The discussion has come up time and again, but it only really struck me because of a roundabout fashion. I was having a talk the other day about the success of Call of Duty‘s newest release, Black Ops. It struck me as strange that the game would use the older Infinity Ward engine, but the more that I thought about it the more that it made sense. Not only for the profitability of the game but also as a testament to the apps ecosystem as a whole.
It wasn’t long ago that we’d have to upgrade our computer to run the newest software or games. When Quake 3 came out, I expressly remember setting aside not only the $65 for the game but extra money for the inevitable hardware upgrade that it would require. That same game, now, can be run in a browser.
The market has shifted. It’s not just in a shift, the shift has already happened. We’re in a market now where installations are passe and cloud-based is king. It’s a not-too-distant memory of having to spend the better part of an hour installing and updating a brand new piece of office software, only to have it freeze on me when I actually loaded the thing. No longer, however, do we have to put up with these frustrations.
At least for the most part.
While cloud-based isn’t perfect, it’s getting a lot closer every day. Only a couple of years ago, we’d have choked at the idea of the newest MacBook Air as an underpowered pig. A netbook would have been seen as a joke. Now, these lower-powered computers are serving their purpose because what we’re doing on them doesn’t tend to require as much horsepower.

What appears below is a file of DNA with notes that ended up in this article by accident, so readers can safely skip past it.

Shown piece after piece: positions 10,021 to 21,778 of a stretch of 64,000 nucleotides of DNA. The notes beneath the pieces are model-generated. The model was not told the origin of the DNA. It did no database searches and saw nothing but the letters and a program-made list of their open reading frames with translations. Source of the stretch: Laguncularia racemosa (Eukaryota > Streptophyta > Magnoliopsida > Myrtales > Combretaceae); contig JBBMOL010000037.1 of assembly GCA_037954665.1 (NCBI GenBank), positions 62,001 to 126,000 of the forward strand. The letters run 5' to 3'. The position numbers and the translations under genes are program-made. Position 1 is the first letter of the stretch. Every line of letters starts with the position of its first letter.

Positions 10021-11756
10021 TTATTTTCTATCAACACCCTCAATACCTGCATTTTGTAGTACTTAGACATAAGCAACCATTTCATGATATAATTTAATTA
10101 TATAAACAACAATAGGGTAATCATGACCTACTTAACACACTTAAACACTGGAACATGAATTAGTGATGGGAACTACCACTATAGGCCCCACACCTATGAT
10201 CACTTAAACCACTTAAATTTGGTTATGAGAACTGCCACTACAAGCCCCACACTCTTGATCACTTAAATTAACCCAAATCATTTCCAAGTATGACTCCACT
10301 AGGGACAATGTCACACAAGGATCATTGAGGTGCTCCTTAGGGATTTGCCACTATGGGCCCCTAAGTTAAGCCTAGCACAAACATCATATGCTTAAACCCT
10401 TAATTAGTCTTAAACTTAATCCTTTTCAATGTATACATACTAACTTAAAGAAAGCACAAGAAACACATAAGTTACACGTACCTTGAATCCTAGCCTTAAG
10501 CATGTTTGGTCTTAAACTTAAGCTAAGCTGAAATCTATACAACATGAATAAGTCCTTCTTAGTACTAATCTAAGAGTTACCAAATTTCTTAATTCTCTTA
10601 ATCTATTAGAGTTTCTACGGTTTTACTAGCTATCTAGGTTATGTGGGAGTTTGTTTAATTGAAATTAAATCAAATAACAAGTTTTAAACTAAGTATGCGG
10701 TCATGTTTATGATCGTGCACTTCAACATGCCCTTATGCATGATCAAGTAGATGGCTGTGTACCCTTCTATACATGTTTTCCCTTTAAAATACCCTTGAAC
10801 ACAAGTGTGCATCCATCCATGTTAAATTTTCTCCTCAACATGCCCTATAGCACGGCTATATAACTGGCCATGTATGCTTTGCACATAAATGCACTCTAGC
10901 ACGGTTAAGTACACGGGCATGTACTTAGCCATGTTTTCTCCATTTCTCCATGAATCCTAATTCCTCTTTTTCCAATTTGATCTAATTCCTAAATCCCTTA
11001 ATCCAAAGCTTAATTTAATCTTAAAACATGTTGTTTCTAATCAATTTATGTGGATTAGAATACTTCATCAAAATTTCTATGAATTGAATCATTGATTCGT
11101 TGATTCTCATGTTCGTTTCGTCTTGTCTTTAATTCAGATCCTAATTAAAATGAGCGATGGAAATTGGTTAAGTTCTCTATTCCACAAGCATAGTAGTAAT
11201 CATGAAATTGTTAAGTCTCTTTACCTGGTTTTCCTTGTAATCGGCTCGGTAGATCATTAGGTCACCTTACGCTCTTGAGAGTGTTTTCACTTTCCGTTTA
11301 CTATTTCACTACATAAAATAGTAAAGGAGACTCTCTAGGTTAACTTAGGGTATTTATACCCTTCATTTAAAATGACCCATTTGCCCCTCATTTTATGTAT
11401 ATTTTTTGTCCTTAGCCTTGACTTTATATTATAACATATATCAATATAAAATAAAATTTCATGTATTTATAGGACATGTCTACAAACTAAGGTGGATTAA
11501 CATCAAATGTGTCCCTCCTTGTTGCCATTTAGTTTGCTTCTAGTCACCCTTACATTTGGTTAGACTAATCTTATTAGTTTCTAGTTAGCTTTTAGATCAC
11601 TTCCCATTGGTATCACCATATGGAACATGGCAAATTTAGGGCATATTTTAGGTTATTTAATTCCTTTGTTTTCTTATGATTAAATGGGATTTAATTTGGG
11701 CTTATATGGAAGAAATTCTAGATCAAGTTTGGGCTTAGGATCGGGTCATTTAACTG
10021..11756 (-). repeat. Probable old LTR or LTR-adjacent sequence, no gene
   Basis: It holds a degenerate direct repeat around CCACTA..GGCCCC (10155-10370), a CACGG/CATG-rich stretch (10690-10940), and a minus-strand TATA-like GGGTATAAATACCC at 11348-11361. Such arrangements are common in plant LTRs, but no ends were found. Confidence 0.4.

The entire system has changed. Now, if you want your application to be successful, it needs to be 3 things, at a minimum: light, fast and cheap.
As a case in point, I nearly choked the other day when I reviewed an HTML5 typing tutor. While it was very well done and packed full of features, the fact that the developer wanted to charge $30 seemed outlandish to me. But thinking back, the price is right in line with what I’d have paid for Mavis Beacon not so very long ago.
The fact of the matter is, the paradigm has already shifted, and those applications which require heavy installs, run like a decrepit pig or cost a small fortune are going to be left in the cold. Need more proof? When was the last time that you first considered Microsoft Office for productivity instead of Google Docs?
There’s another point here that, while I’ve mentioned it, I haven’t talked about the why factor. That point is the price. $30 for a typing tutor? You’re on crack. Sure, a trial was offered, but I’m sure that I can find something cheaper. We’re in the world of one, two, five and ten-dollar applications. Those that go above and beyond that mark had best offer something that’s akin to bedroom eyes.
This brings us back to why it makes sense for Call of Duty to use the IW engine. We’re all trying to squeak just a few more months out of aging computers. We’re using things longer, taking better care of them and we’re more conscious of frivolous dollars spent. So if I can run this brand new game on my 3 year old laptop because of how it was built, then that’s $65 that I’ll gladly fork over for entertainment.
To those of you who understand the new climate of applications, kudos. Do us all a favor and clue in those who don’t. While this isn’t some sort of application-user manifesto, the message has been clearly sent. We love apps, but we as users want them on our terms. Seeing an app that does that, and manages to pay the bills of the developer as well? That’s exciting. Show us more.
Post-script: My thanks to Josué from the comments for correcting me on what engine was used. I could have sworn that it was the Unreal engine, but the point remains the same. Even though it’s an updated version of an engine that built Call of Duty, it’s still an older engine, using older technologies. It’s in the creative use of these technologies that the game has proven to look amazing.
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